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Giving the Gift of Work

Karole Shirley, Ordinary Hero

It's nice when your boss notices your work. It's even better when the CEO of your company notices. And it's even better still when the CEO raves about your work to the President of the United States.

Karole Shirley garnered that kind of attention.

Shirley, 26, started working for Manpower, Inc., a temporary-services firm that is the nation's largest private-sector employer, in September 1995. Originally hired as a service representative assistant, she became an ardent advocate for welfare recipients who wanted to work.

The Milwaukee central office is in a less-than-ritzy area on the outskirts of the downtown business district. The office had been looking to hire university students, but Shirley took a chance on the area's down-and-outers. As she interacted with men and women, young and old, she saw people struggling to survive. That's when something began to stir within this daughter of affluent Milwaukee parents.

"I got convicted of the Holy Spirit and I wanted to do something no matter what the consequences," she says.

Along with Manpower's effective training techniques, Shirley added a personal touch. She spent serious time with each client, helping them develop "soft skills"--the etiquette needed in the business world. She wrote resumes and lent needy clients money from her own pocket, activities that run counter to Manpower's official policies. At times, she borrowed from her parents to cover the personal loans she made to clients. She even invited some of them to her church, Christian Faith Fellowship.

Her compassion paid off, literally. People started coming in droves, and her office's net profits rose by 300 percent in one year. She recruited 80 clients from her own congregation alone, where she is referred to as "Sister Karole." Many of Shirley's recruits found full-time employment and became self-sufficient.

She worked hard, sometimes from 7 a.m. to 3 a.m. the next morning, with no overtime pay. Late at night, Shirley would walk around the office and pray for her clients. In fact, she prayed all the time, asking God for wisdom. Romans 8:28--Shirley's favorite verse--was a constant reminder that "all things work together for good to them that love God." Her computer screensavers, customized with blended biblical phrases like, "I am more than a conqueror" and "All things are possible," also helped her focus on God's strength. ...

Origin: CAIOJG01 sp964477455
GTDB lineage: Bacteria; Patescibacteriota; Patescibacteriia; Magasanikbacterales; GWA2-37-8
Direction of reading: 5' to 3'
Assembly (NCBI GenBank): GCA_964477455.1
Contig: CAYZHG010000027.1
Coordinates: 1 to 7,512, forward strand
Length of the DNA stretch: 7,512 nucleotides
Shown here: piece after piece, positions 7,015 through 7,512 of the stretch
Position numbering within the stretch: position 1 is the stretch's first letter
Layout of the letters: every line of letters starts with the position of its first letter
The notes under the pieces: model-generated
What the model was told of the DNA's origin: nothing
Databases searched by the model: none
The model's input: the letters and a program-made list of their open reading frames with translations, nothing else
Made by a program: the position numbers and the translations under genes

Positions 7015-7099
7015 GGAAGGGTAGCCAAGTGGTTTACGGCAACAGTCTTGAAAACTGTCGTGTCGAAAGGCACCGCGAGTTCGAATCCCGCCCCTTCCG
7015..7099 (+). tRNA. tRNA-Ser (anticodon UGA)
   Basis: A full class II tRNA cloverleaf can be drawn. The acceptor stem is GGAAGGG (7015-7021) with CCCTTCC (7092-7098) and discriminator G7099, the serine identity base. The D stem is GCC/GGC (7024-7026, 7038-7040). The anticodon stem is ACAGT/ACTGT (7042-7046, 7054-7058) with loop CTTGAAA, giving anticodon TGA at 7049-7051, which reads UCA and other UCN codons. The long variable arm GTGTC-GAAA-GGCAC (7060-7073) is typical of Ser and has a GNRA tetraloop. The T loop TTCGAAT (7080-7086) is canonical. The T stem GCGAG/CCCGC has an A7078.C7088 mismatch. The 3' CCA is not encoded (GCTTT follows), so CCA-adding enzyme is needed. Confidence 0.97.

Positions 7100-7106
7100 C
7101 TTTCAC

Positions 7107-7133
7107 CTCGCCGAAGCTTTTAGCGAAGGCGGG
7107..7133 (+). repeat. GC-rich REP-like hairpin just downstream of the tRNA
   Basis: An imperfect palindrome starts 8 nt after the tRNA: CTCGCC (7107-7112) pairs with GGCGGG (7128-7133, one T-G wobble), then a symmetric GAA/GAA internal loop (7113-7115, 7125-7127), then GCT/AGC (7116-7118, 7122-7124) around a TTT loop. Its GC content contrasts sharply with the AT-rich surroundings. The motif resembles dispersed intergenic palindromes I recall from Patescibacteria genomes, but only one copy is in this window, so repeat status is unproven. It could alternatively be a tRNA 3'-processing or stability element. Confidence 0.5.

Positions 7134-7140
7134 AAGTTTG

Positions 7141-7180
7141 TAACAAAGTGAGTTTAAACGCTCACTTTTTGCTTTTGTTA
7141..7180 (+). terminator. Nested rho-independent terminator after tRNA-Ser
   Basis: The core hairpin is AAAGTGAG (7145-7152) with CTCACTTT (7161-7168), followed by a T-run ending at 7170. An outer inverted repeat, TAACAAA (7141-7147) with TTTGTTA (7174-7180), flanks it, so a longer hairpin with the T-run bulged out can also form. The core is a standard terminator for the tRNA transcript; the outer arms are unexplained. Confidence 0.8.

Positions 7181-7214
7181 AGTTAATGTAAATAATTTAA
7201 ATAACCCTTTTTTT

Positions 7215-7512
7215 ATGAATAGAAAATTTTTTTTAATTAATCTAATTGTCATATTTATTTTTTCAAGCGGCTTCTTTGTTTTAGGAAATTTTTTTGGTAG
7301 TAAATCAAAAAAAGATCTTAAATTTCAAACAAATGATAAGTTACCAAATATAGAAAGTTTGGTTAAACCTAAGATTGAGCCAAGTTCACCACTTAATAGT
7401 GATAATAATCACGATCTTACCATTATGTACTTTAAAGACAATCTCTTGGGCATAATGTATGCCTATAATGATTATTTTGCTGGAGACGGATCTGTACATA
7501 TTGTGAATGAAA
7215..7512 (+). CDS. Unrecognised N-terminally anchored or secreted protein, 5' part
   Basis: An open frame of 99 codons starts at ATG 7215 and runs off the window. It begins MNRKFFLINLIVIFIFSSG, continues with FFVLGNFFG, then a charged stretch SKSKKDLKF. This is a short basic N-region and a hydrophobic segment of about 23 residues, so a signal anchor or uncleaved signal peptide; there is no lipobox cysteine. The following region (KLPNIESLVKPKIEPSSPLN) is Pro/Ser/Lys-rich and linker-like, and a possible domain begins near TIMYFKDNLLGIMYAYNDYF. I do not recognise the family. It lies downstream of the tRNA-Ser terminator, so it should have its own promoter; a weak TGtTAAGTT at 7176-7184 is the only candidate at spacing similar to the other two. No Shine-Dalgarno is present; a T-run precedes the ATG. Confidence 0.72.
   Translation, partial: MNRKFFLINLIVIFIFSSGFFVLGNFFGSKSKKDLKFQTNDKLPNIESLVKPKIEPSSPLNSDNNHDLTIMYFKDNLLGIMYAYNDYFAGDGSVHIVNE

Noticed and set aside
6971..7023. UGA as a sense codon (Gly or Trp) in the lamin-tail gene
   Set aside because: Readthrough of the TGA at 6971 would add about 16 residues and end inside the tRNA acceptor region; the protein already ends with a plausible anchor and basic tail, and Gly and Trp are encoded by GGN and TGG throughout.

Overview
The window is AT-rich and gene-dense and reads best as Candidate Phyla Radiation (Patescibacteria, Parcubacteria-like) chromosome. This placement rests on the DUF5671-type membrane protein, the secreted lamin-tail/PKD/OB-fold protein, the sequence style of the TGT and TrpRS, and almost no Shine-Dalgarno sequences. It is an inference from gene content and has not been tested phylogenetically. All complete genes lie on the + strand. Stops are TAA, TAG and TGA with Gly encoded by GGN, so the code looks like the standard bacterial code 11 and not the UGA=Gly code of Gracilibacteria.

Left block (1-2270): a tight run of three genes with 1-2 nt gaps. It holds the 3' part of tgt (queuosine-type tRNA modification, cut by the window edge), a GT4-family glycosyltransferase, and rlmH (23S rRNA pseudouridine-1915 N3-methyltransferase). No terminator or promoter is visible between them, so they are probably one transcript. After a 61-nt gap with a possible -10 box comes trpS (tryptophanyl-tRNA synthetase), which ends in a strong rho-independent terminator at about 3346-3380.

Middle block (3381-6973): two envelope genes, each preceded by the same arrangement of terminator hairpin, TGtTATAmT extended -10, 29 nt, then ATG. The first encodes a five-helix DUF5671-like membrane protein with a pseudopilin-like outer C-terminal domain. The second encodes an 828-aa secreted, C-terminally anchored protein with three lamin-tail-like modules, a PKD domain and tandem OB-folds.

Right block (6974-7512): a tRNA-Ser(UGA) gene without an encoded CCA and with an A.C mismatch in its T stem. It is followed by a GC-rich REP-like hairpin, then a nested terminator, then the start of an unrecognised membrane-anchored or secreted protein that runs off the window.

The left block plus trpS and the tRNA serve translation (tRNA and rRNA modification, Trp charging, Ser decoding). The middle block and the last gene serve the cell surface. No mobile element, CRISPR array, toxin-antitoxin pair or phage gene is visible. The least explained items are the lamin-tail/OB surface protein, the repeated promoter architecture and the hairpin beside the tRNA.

As a result of Shirley's success, Manpower will begin opening new offices around the country, focused on inner-city residents. Shirley's new role--along with a well-deserved promotion--is to help market the new locations and form strategic alliances with businesses.

Although she'll be moving on, Shirley will be taking great memories of her work at Milwaukee's central office with her. Take the story of James, for example. James moved to Milwaukee to live with his brother, but his brother's new girlfriend felt three was a crowd, so James went to a shelter. Eventually, he ended up on the streets, sleeping on a vent near Shirley's office. When Shirley learned about James, she quickly found him a job at a food-processing firm.

A few days later, on her desk, Shirley found a paper bag with a note. The bag contained raisins and candy bars. The note read, "I didn't have any money to buy you a card. I didn't have any money for flowers. But I gave you what I have. I just wanted to thank you."

Shirley says for her, "That was three years' worth of salary in two seconds."

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